The Sous Vide Finally Takes a Bow

The Mr. added a sous vide machine to his Christmas wish list—last year. Of course, being the dutiful partner that I am, I ordered it, artistically wrapped it, and waited in anticipation for one of the succulent meals they are known to provide.

As unlikely as it seems, hubby didn’t get around to using it until one year later—Christmas 2018. Yes, I know, I could have gone ahead and made something myself, but it was his present after all, and I figured he should be the one to have the first crack at it. Patience is a virtue, right?

IMG_0312Before the cooking starts, our sous vide machine gets an update through the iPad.

When you cook a center-cut beef tenderloin roast for your family/friends, the pressure is on. You want to make sure the meat emerges perfectly cooked and gorgeous—especially considering you’re working with one of the most expensive items at the butcher shop. The star of our maiden voyage was a 3 3/4-pound beef tenderloin, pictured below, costing just a smidgen under $100 smackaroos. Not a piece of meat one wants to screw up, especially when serving guests on such an important family holiday.


In an ironic twist, while penning this post, I received and email offering from Amazon with the header The Effortless Sous Vide Cookbook: 140 Recipes for Crafting Restaurant-Quality Meals Every Day.” Coincidence or what? A bit unnerving really…

But I digress.  How does sous vide work? The words sous vide, French for “under vacuum,” refers to the vacuum-sealed bags that the food is typically placed in before being submerged in water. Many people incorrectly assume it is very complicated and requires a ton of commitment.

Consider it a “set it and forget it” method, like a slow cooker and pressure cooker. With the benefit of cooking at a specific and consistent temperature, sous vide takes a lot of the guess work out and ensures that your food will be cooked perfectly every time. You with me now? Then how about this?

Sous vide is basically poaching inside sealed bags under very precise and measured conditions. The water in your cooking vessel is regulated at a specific temperature and is circulated to maintain consistency. Additionally, especially for proteins, very little, if any, extra fat is added into the packages and instead, the protein cooks in its own juices, which leaves the food moist, juicy and tender.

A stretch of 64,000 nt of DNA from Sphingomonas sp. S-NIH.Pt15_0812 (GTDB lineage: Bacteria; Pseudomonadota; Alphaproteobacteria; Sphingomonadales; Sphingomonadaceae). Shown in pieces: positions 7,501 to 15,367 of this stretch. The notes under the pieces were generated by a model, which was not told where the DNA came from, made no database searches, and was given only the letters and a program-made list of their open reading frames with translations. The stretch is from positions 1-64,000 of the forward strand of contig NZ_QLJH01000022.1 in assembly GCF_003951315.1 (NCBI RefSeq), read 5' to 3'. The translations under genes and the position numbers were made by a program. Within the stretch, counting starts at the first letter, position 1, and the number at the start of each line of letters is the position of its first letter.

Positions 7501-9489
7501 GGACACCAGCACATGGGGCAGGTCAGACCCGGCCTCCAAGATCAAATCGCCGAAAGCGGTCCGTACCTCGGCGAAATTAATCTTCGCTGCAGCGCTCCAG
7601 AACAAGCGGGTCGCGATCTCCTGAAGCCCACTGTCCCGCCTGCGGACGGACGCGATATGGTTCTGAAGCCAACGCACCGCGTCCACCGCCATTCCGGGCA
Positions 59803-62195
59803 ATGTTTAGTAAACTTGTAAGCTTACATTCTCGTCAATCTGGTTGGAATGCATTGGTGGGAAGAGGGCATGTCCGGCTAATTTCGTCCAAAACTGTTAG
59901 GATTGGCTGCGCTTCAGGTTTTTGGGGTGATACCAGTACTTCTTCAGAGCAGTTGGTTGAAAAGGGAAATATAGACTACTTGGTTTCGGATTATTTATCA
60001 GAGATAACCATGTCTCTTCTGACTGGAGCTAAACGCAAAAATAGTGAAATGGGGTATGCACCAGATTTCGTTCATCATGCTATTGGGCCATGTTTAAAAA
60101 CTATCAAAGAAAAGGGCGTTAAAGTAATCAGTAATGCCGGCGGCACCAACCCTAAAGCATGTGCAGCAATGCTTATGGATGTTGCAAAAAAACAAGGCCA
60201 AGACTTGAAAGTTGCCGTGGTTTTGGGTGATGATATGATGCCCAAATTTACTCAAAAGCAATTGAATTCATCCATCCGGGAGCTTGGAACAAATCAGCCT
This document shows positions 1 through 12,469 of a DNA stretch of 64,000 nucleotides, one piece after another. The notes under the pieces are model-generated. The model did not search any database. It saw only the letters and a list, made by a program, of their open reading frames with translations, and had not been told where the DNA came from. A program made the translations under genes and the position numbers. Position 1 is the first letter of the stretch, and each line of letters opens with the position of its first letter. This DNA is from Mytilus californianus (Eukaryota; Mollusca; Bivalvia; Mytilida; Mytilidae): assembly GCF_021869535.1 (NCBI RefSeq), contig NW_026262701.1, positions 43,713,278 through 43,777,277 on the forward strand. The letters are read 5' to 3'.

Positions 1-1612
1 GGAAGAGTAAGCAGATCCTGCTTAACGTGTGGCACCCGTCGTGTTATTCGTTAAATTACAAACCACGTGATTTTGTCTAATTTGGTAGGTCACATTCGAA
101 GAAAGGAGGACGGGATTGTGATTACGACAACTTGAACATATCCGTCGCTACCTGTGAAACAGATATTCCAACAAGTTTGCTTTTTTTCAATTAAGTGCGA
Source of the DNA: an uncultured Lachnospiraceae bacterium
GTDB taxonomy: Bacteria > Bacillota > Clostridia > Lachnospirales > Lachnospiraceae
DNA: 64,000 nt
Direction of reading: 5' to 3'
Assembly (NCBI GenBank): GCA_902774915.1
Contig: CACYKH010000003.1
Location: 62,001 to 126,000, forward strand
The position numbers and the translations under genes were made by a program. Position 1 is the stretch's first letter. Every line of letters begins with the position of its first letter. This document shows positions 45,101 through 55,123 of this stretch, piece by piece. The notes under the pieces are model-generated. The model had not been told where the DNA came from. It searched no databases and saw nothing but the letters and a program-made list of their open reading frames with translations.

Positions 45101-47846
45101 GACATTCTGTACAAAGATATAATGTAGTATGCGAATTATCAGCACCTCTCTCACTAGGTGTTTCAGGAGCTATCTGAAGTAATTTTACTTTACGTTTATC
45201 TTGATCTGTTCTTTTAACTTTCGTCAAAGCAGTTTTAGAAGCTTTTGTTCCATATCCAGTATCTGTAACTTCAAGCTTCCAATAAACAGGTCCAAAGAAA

An immersion circulator is the tool that controls the temperature of the water as the food cooks. You can use it in any pot or pan you own as long as the pot is big enough to hold both the immersion circulator and your food.

Just clip it to the side of the pan, or in the case of a Joule, a magnet on the bottom lets you stand it upright in most pots and pans. The immersion circulator will pull the water through its internal heating element, circulating the water in the pot and keeping it at a precise and steady temperature.

Another advantage for sous vide cooking is flexibility. Since this cooking method is so gentle, you have a pretty big window in which your food will be ready. This means that you can start your food cooking, runs some errands, get stuck in traffic, or snuggle up in front of the fireplace with a good book—and all this time, you never have to worry about your food. If you’re not back right when the timer goes off, no big deal!


For a sauce, we ordered an Au Poivre from that also showed a video on this method of cooking.

Sous Vide Beef Tenderloin

  • Servings: 8
  • Difficulty: easy
  • Print


  • 3 1/2 to 4 lb. beef tenderloin
  • Oil for searing as needed
  • 2 Tbsp. Butter, divided
  • 3 Thyme sprigs
  • 1 Rosemary sprig, cut in half


  1. Preheat Joule to 133° for medium-rare, or adjust to your own preference.
  2. Use butcher’s twine to truss the tenderloin in three spots, creating four to six even sections, depending on the length of your roast. (We had to cut ours into two pieces in order to fit in the pan and skillet.)
  3. Set a large skillet over medium-high heat. Coat the bottom of the skillet with oil, and when it’s shimmering, sear the exterior of the loin, turning occasionally, until it has a nice, dark caramelization all over the exterior. This will take about two to three minutes total. (Remember, you’re only giving the exterior a quick sear, not trying to cook it through.)
  4. Set the loin on a plate. Add half of the butter to the pan, and when it’s finished foaming, add the herbs and sauté them until fragrant, removing the pan from the heat as soon as they turn bright green.
  5. Transfer the tenderloin to a ziplock-style or sous vide bag, add the cooking juices and herbs, and set the bag into the preheated water. Cook for two hours. (You can leave it in there for up to two more hours if you wish.) Center-cut tenderloins tend to be about two inches thick, but if you’ve got a three-inch-thick cut, leave it in the water for an extra hour.
  6. Set a large skillet over medium-high heat and add the remaining butter. Pull the loin from the water, and pour the cooking liquid and herbs from the sous vide bag into the skillet.
  7. When the bubbling slows down, return the loin to the skillet for a final sear, quickly crisping the outside for about 30 seconds per “side” while spooning the hot liquid over the top.
  8. Cut into thick slices one or two minutes before dinner, and serve.

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